No. The distance between things may be unmeasurably small in the coordinate system you use, but things remain separate. There can be no physical consequence to travelling very fast, or the mere existence of high-energy cosmic rays would imply that the universe would be different from how it is.

It's also not as simple as length contraction, because this scenario requires general relativity, not special relativity. Furthermore, cosmologists typically don't assign a size to the observable universe (the whole thing is modelled as spatially infinite), since it's a coordinate dependent quantity and therefore a matter of choice.
As noted, cosmologists don't typically assign a size to the observable universe. If they do they have to pick a coordinate system, and different coordinate systems do yield different sizes. Of course, most people observe that coordinate systems are arbitrary, so the only sensible one to use is the one that maximises symmetry - the one in which the CMB is isotropic (we certainly use that system, instead of a system which regards the Earth/Sun/Milky Way as stationary). In which case their measurements will all agree, regardless of the state of motion, because they choose to interpret them that way.
Thanks for the response.

I do think the observable universe has a size. Here's Astronomers, Physicist and others talking about it.

How Big is the Universe?

But though the sphere appears almost 28 billion light-years in diameter, it is far larger. Scientists know that the universe is expanding. Thus, while scientists might see a spot that lay 13.8 billion light-years from Earth at the time of the Big Bang, the universe has continued to expand over its lifetime. If inflation occurred at a constant rate through the life of the universe, that same spot is 46 billion light-years away today, making the diameter of the observable universe a sphere around 92 billion light-years.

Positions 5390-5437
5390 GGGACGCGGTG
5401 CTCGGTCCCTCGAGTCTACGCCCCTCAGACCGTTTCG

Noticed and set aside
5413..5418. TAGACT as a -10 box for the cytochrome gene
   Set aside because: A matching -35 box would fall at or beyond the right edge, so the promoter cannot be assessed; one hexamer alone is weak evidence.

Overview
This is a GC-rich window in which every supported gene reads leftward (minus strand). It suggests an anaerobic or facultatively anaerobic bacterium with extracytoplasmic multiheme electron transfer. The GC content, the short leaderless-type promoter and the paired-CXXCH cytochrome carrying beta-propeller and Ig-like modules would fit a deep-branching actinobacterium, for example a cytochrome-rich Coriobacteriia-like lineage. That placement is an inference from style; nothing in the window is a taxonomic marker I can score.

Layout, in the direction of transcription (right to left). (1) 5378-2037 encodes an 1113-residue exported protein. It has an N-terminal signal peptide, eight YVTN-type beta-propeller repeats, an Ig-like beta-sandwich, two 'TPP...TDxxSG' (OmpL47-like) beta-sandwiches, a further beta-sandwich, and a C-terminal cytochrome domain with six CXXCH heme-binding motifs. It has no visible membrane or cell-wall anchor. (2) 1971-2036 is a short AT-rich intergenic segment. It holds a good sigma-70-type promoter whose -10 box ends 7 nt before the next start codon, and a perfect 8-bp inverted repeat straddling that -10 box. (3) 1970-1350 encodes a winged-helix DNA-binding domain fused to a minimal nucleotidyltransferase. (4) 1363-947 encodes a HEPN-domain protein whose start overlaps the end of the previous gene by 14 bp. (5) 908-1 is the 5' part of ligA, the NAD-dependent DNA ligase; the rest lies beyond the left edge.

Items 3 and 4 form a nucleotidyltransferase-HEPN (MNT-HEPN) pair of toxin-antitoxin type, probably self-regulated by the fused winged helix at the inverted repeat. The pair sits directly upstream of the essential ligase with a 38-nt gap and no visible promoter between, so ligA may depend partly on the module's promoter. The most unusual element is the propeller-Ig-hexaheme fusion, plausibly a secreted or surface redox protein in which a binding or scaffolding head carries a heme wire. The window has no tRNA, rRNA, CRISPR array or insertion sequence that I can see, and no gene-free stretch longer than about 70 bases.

https://www.space.com/24073-how-big-is-the-universe.html

It took centuries, but we now know the size of the Universe

Caitlin Casey, an astronomer at the University of Texas at Austin, studies the Universe as we know it. As she points out, astronomers have developed an ingenious array of tools and measuring systems to calculate not just the distance from Earth to other bodies in our Solar System, but the spans between galaxies and the journey to the edge of the observable Universe itself.

The steps to measuring all these things are known as the "cosmic distance ladder". The first rung of the ladder is easy enough for us to get onto and these days it relies on modern technology.
http://www.bbc.com/earth/story/20160610-it-took-centuries-but-we-now-know-the-size-of-the-universe

There's like a million articles and papers that reach the same conclusion.

Here's a paper from 2016.

Size of the Observable Universe

We have updated the 2005 estimates of Gott et al. for the size of the observable universe in accordance with the revised cosmological parameters published by the Planck team in 2013. The value we obtained of 14,200 Mpc for the radius of the observable universe is 0.7% less than the prior estimate of 14,300 Mpc. Similarly, the value we obtained for the radius of the horizon determined by photons emitted during the recombination era is 13,900 Mpc, also 0.7% less than the prior estimate of 14,000 Mpc. Therefore, the observable universe is slightly smaller than previously calculated.